At the end of Brooklyn (2009), Eilis Lacey departed Ireland for the second and final time—headed back to New York and the Italian American husband she had secretly married after first traveling there for work. In her hometown of Enniscorthy, she left behind Jim Farrell, a young man she’d fallen in love with during her visit, and the inevitable gossip about her conduct. Tóibín’s 11th novel introduces readers to Eilis 20 years later, in 1976, still married to Tony Fiorello and living in the titular suburbia with their two teenage children. But Eilis’ seemingly placid existence is disturbed when a stranger confronts her, accusing Tony of having an affair with his wife—now pregnant—and threatening to leave the baby on their doorstep. “She’d known men like this in Ireland,” Tóibín writes. “Should one of them discover that their wife had been unfaithful and was pregnant as a result, they would not have the baby in the house.” This shock sends Eilis back to Enniscorthy for a visit—or perhaps a longer stay. (Eilis’ motives are as inscrutable as ever, even to herself.) She finds the never-married Jim managing his late father’s pub; unbeknownst to Eilis (and the town), he’s become involved with her widowed friend Nancy, who struggles to maintain the family chip shop. Eilis herself appears different to her old friends: “Something had happened to her in America,” Nancy concludes. Although the novel begins with a soap-operatic confrontation—and ends with a dramatic denouement, as Eilis’ fate is determined in a plot twist worthy of Edith Wharton—the author is a master of quiet, restrained prose, calmly observing the mores and mindsets of provincial Ireland, not much changed from the 1950s.

A moving portrait of rueful middle age and the failure to connect.

Pub Date: May 7, 2024

ISBN: 9781476785110

Page Count: 304

Publisher: Scribner

Review Posted Online: Feb. 3, 2024

Kirkus Reviews Issue: March 1, 2024

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ALL FOURS

This tender, strange treatise on getting out from the “prefab structures” of a conventional life is quintessentially July.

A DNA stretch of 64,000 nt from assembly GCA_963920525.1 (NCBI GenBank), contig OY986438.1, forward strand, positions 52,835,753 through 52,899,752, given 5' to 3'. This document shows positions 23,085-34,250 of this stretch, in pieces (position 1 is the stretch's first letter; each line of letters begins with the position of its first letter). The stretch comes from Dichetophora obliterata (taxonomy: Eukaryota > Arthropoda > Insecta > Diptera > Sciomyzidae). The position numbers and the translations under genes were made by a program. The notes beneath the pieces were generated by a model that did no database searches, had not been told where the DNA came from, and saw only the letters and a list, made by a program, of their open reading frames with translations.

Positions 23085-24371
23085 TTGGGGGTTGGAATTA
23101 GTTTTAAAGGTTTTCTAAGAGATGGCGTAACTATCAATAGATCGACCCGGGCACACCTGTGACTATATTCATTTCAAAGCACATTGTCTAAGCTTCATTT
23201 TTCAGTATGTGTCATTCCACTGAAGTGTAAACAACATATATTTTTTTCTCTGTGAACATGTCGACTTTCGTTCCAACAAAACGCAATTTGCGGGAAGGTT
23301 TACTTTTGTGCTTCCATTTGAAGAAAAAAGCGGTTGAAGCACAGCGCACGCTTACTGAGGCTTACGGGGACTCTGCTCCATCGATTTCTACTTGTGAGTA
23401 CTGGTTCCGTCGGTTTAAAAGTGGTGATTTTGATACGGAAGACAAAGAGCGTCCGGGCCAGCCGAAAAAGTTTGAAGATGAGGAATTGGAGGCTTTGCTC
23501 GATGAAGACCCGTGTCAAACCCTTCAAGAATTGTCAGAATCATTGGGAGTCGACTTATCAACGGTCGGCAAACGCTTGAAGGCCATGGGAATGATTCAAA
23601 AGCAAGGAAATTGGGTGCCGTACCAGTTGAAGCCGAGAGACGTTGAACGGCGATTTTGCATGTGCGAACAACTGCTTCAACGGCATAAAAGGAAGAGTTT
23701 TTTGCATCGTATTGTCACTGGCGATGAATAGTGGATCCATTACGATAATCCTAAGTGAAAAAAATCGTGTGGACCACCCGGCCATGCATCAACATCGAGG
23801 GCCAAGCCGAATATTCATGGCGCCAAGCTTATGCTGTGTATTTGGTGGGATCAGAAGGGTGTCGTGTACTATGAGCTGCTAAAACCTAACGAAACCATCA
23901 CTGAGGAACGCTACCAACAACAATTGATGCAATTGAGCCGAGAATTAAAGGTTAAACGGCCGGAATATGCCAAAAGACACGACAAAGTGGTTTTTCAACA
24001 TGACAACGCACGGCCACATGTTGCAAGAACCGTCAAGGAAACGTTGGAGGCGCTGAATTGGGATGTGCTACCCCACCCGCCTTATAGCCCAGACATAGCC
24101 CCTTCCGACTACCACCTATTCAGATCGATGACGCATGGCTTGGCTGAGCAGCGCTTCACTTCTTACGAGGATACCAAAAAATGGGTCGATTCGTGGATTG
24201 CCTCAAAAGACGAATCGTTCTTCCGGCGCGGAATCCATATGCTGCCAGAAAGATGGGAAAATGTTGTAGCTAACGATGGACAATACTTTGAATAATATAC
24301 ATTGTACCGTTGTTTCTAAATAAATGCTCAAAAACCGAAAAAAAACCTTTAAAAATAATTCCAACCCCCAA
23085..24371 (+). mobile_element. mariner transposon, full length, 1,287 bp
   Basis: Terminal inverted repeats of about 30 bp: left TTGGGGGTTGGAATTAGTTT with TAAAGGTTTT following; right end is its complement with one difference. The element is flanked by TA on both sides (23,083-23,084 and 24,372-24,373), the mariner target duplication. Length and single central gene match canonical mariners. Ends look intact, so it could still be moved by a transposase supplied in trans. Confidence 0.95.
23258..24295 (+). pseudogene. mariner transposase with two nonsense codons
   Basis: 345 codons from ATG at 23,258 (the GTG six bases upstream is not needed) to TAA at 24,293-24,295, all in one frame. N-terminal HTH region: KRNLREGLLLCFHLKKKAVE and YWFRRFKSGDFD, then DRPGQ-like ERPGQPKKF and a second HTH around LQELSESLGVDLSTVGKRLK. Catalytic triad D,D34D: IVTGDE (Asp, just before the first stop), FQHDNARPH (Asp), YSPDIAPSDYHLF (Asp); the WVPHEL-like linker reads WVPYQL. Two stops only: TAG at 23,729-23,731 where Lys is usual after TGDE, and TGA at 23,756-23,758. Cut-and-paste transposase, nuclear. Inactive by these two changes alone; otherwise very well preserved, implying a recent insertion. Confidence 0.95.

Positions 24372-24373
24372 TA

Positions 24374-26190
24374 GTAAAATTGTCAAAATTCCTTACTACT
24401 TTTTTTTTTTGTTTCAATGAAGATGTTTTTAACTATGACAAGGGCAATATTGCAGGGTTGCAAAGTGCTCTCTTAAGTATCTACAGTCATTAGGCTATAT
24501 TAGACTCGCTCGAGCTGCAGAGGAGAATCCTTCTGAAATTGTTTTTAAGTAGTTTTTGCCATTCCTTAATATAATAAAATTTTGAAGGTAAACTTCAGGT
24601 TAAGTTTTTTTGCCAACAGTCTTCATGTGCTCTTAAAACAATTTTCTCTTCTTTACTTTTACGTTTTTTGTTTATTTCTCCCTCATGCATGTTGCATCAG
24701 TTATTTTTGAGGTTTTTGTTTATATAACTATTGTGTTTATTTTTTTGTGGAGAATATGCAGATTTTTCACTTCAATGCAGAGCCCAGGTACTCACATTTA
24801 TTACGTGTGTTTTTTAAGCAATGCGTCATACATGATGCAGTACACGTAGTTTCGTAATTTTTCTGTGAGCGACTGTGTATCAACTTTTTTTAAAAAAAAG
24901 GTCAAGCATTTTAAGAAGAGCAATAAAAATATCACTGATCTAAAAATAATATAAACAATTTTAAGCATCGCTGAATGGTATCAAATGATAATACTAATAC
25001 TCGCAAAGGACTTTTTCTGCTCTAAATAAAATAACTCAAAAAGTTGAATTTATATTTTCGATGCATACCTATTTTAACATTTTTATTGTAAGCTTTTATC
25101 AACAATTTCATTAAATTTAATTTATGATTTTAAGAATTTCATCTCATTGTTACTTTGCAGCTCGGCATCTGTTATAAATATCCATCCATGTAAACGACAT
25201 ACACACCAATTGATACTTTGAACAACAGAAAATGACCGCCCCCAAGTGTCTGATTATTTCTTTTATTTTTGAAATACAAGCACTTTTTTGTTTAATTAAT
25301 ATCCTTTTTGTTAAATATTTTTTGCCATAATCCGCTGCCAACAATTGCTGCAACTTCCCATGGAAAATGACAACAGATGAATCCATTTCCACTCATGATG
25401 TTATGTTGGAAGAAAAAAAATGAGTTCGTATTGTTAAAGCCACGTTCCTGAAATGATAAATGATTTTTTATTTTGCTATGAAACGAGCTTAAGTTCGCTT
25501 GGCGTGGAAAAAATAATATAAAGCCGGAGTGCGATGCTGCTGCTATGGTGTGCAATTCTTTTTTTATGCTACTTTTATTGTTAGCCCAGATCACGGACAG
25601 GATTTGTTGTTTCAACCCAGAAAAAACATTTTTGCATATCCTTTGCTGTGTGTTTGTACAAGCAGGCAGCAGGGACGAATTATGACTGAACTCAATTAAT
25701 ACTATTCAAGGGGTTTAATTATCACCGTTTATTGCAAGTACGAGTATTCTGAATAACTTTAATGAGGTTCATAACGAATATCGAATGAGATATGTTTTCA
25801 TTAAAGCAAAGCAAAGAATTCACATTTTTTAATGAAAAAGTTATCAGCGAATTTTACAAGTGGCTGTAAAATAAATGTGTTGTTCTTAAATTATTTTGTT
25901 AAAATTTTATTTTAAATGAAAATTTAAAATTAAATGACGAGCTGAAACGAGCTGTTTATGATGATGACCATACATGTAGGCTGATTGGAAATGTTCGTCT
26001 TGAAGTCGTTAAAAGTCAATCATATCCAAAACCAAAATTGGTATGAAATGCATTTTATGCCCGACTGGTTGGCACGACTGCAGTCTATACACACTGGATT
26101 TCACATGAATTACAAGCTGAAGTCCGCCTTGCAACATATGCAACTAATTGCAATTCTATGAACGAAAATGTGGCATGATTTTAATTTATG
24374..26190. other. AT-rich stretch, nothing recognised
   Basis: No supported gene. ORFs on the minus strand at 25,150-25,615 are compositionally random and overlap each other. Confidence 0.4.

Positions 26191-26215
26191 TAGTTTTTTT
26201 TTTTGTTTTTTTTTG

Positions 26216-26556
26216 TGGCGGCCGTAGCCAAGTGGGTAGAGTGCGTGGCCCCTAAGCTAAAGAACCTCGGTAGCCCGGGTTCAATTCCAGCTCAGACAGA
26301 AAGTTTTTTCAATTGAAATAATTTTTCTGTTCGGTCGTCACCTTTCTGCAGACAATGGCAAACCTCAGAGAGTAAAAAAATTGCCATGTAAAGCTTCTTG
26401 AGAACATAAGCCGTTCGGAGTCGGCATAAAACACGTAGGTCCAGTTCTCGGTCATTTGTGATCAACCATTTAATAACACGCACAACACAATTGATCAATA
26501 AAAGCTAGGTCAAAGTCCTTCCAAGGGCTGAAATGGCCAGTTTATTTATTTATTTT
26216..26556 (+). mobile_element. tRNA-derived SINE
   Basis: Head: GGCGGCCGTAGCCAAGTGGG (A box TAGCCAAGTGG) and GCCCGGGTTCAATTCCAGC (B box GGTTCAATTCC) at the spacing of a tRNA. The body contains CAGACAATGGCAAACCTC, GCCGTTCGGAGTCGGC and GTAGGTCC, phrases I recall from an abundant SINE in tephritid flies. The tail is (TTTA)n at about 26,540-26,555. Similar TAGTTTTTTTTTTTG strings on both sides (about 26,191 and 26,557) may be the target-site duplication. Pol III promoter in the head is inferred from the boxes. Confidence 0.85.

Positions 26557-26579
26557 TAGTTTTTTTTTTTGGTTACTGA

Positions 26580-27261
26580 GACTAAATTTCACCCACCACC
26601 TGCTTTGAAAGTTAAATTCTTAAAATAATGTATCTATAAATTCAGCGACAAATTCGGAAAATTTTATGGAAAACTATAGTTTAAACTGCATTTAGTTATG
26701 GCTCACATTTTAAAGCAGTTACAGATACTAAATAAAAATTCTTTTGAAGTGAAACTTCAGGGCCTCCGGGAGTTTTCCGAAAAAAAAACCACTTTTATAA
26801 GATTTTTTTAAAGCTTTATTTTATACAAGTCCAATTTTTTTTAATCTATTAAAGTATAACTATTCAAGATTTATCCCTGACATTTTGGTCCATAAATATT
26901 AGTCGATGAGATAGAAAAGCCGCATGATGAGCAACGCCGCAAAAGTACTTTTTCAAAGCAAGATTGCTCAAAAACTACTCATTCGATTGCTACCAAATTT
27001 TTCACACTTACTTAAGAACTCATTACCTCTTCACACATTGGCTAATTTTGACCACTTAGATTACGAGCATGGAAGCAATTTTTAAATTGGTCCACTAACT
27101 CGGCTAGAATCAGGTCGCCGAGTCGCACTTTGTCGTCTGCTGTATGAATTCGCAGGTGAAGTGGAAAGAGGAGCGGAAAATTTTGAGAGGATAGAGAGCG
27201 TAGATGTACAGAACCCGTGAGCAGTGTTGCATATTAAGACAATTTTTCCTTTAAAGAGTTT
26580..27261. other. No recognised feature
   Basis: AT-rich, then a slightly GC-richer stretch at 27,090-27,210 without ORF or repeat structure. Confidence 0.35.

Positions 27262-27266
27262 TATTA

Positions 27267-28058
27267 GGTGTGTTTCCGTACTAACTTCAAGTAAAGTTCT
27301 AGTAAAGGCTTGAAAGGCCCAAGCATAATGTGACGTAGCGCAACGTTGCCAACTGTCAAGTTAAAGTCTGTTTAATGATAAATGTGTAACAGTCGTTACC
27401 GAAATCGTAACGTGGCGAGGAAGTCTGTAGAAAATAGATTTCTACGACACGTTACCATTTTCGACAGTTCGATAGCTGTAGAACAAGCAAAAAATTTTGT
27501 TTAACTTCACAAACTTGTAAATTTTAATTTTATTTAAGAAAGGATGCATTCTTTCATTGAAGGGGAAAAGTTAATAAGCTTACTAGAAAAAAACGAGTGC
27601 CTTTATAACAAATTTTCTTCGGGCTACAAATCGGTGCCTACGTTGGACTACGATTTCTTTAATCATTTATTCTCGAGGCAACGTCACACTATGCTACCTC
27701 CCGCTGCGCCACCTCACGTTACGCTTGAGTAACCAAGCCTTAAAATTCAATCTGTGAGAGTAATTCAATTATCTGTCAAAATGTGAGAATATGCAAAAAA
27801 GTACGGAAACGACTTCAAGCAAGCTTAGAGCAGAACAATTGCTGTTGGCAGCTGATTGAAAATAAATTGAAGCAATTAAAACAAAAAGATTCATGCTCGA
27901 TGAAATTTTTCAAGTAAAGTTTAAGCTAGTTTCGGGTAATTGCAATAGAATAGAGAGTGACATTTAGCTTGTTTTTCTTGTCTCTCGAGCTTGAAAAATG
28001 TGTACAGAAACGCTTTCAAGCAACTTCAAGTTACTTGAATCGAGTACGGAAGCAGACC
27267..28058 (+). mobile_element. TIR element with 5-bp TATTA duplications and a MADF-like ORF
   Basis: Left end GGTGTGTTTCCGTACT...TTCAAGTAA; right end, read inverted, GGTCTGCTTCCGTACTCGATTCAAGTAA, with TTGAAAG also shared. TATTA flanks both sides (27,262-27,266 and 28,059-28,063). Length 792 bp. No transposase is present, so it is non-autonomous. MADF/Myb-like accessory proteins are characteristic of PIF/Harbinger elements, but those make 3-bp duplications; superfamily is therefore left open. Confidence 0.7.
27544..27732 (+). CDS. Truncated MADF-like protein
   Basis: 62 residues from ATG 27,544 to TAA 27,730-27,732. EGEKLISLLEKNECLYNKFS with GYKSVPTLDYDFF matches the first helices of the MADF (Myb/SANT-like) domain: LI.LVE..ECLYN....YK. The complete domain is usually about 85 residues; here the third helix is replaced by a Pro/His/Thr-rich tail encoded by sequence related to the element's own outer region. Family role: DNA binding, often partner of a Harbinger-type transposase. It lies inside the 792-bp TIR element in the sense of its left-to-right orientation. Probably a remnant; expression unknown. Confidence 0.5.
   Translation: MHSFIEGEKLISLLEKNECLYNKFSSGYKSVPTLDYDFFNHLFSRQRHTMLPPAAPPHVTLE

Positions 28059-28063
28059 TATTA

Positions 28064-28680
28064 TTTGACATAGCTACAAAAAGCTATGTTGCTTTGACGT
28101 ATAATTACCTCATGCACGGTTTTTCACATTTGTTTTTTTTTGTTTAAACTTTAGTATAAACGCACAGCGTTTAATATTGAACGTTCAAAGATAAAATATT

A woman set to embark on a cross-country road trip instead drives to a nearby motel and becomes obsessed with a local man.

According to Harris, the husband of the narrator of July’s novel, everyone in life is either a Parker or a Driver. “Drivers,” Harris says, “are able to maintain awareness and engagement even when life is boring.” The narrator knows she’s a Parker, someone who needs “a discrete task that seems impossible, something…for which they might receive applause.” For the narrator, a “semi-famous” bisexual woman in her mid-40s living in Los Angeles, this task is her art; it’s only by haphazard chance that she’s fallen into a traditional straight marriage and motherhood. When the narrator needs to be in New York for work, she decides on a solo road trip as a way of forcing herself to be more of a metaphorical Driver. She makes it all of 30 minutes when, for reasons she doesn’t quite understand, she pulls over in Monrovia. After encountering a man who wipes her windows at a gas station and then chats with her at the local diner, she checks in to a motel, where she begins an all-consuming intimacy with him. For the first time in her life, she feels truly present. But she can only pretend to travel so long before she must go home and figure out how to live the rest of a life that she—that any woman in midlife—has no map for. July’s novel is a characteristically witty, startlingly intimate take on Dante’s “In the middle of life’s journey, I found myself in a dark wood”—if the dark wood were the WebMD site for menopause and a cheap room at the Excelsior Motel.

This tender, strange treatise on getting out from the “prefab structures” of a conventional life is quintessentially July.

Pub Date: May 14, 2024

ISBN: 9780593190265

Page Count: 336

Publisher: Riverhead

Review Posted Online: Feb. 3, 2024

Kirkus Reviews Issue: March 1, 2024